You will also need to activate the php_openssl extension. If you are using Wampserver, you can activate the php_openssl extension by selecting it from the WampServer taskbar menu under PHP->PHP extensions->php_openssl.

There are many other servers that can be configured to host PHP, and you are free to use any of those instead if you are more familiar with their functionality.

Finally, in terms of a development environment, you can use anything from a text editor such as Windows Notepad to a full-fledged PHP IDE such as PHP Designer to write your code.

This article contains numerous samples of interacting with Bing Spatial Data Services Geocode Dataflow API using PHP. If you are already familiar with PHP, you may not need any assistance creating and setting up a PHP page in which to include your Bing Maps code. However, if you need assistance getting started, you may want to begin with the following simple PHP structure which includes a Bing Maps Key that will be discussed in the following section.

Listing 1 - PHP starter code for working with Bing Spatial Data Services Geocode Dataflow API

<<html>
  <head><title>Using the Bing Spatial Data Geocode Dataflow API</title></head>
  <body>
    <?php
       $key = "yourKeyHere";
  // Additional code goes here
    ?>
  </body>
</html>

All Bing Spatial Data Services require authentication from the client each time they are called. In order to authenticate against the Bing Spatial Data Services Geocode Dataflow API, you will need a Bing Maps Key. For information about how to sign up for a Bing Maps Developer Account and get a Bing Maps Key, see Getting a Bing Maps Key.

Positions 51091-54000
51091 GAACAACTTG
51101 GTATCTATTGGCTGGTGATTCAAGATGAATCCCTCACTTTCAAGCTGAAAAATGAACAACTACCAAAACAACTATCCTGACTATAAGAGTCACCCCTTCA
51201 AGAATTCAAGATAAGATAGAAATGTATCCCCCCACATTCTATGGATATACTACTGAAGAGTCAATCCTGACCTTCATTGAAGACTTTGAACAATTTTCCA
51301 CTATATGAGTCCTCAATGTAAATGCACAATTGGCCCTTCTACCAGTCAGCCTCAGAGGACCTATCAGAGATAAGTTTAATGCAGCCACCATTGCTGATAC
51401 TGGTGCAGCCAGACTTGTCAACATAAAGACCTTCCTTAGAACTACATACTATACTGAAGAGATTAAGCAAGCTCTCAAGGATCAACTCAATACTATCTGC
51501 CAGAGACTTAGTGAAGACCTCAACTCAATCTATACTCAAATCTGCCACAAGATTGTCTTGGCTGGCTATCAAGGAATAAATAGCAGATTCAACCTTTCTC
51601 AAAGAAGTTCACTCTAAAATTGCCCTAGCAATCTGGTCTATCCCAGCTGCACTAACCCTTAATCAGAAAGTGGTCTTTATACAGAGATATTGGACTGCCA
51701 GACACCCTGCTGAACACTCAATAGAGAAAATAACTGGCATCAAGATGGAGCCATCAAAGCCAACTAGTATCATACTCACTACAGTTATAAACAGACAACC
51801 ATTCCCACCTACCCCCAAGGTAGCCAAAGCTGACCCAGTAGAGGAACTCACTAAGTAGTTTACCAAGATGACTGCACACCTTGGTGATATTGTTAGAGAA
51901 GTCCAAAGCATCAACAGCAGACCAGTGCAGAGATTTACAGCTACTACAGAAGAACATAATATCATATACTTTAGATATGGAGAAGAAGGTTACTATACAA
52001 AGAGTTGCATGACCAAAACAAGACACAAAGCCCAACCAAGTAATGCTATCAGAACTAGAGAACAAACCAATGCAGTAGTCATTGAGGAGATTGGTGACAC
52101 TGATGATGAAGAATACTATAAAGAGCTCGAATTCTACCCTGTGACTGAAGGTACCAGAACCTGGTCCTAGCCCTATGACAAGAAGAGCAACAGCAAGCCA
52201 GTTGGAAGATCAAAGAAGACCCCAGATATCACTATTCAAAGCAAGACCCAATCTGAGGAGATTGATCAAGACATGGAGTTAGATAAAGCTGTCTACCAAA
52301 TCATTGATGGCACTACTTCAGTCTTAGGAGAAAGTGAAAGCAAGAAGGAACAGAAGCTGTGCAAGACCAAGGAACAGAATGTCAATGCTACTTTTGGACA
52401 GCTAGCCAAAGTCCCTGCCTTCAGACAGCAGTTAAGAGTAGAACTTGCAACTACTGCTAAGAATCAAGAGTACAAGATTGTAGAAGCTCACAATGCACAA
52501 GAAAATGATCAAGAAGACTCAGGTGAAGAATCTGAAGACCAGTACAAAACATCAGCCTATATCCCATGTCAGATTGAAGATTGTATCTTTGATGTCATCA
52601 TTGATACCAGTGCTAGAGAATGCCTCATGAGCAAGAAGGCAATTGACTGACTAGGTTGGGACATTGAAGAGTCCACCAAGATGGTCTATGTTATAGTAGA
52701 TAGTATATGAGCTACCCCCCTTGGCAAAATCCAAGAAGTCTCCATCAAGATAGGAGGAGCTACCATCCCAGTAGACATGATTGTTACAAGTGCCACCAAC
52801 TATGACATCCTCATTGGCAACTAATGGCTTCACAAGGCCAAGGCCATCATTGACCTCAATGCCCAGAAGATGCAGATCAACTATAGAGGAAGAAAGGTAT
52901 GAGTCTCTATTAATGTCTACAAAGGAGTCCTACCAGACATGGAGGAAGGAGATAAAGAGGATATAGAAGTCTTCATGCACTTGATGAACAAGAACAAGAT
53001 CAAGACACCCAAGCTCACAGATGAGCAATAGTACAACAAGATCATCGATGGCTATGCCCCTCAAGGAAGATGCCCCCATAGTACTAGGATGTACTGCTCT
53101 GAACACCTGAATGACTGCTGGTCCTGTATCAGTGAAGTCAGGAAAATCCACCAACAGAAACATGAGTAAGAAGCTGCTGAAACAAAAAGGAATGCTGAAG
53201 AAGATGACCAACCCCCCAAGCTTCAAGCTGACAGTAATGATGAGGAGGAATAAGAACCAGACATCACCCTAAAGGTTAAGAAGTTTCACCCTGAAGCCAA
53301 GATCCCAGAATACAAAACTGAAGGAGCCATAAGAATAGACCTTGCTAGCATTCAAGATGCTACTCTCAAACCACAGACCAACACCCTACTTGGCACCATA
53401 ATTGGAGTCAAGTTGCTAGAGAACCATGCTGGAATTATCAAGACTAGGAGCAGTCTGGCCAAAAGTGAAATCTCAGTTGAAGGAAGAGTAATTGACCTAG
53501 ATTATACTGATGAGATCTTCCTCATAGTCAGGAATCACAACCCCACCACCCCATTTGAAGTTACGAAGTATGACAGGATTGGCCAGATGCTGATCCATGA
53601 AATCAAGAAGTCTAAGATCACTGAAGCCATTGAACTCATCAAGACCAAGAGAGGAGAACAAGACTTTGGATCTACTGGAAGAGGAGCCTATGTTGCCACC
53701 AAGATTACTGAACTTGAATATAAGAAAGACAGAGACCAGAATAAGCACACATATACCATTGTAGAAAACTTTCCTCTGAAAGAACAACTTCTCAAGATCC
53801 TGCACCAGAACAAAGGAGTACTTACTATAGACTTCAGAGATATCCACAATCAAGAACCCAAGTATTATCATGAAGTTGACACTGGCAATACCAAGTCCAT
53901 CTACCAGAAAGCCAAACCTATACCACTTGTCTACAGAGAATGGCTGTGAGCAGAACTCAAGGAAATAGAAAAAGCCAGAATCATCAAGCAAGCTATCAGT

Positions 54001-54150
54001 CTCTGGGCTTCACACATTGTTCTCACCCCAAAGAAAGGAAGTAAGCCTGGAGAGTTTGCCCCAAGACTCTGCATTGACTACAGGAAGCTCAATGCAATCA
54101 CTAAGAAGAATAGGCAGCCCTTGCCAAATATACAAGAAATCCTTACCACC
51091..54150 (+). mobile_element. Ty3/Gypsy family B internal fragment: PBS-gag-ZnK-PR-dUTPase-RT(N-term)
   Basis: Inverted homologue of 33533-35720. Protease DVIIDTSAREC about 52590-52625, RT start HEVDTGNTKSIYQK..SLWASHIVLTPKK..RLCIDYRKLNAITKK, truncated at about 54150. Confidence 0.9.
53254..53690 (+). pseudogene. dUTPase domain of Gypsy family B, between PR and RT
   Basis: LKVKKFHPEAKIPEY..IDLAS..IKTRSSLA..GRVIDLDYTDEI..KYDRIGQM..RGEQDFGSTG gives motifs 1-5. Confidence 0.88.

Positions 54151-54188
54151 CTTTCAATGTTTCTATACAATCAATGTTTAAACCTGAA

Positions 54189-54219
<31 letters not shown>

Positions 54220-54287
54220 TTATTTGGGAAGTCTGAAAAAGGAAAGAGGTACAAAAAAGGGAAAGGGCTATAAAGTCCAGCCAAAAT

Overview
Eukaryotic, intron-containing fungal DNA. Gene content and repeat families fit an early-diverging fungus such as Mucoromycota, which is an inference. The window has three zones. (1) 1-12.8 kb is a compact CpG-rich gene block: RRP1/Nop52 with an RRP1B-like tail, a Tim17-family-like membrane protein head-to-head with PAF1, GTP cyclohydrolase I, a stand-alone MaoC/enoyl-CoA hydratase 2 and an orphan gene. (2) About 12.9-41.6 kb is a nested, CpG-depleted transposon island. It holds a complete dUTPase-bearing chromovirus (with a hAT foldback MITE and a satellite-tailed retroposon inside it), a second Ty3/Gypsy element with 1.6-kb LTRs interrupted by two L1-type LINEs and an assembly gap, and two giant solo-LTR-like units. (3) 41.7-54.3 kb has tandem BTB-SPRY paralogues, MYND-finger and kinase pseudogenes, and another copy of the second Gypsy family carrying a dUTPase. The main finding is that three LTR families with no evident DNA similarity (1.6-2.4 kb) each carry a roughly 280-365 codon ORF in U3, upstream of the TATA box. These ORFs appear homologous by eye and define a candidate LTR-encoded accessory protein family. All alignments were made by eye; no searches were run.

When you send an HTTP request to the Geocode Dataflow API, which we will discuss in the next section of this article, you must include the Bing Maps Key as a parameter. For example, you might send an HTTP request like the one shown in Listing 2.

Listing 2 - Authenticating using a Bing Maps Key

http://spatial.virtualearth.net/REST/v1/Dataflows/Geocode?description=description&input=input&key=YourBingMapsKeyHere

In all of the examples in this article, you will see the Bing Maps Key sent to the Bing Spatial Data Services Geocode Dataflow API in this way.

The Geocode Dataflow API is a REST web service that allows you to pass in a list of addresses to be geocoded. The API will attempt to geocode each of the requests and, when finished, provide a link to two sets of data: one set of data lists the results of the successfully geocoded addresses, and another lists any addresses that were not geocoded successfully. You can provide this data in XML, CSV, tab-delimited or pipe-delimited formats. The geocoded data is returned in the same format. As explained below, the Geocode Dataflow API requires that you include additional information in your HTTP request beyond the URI with parameters.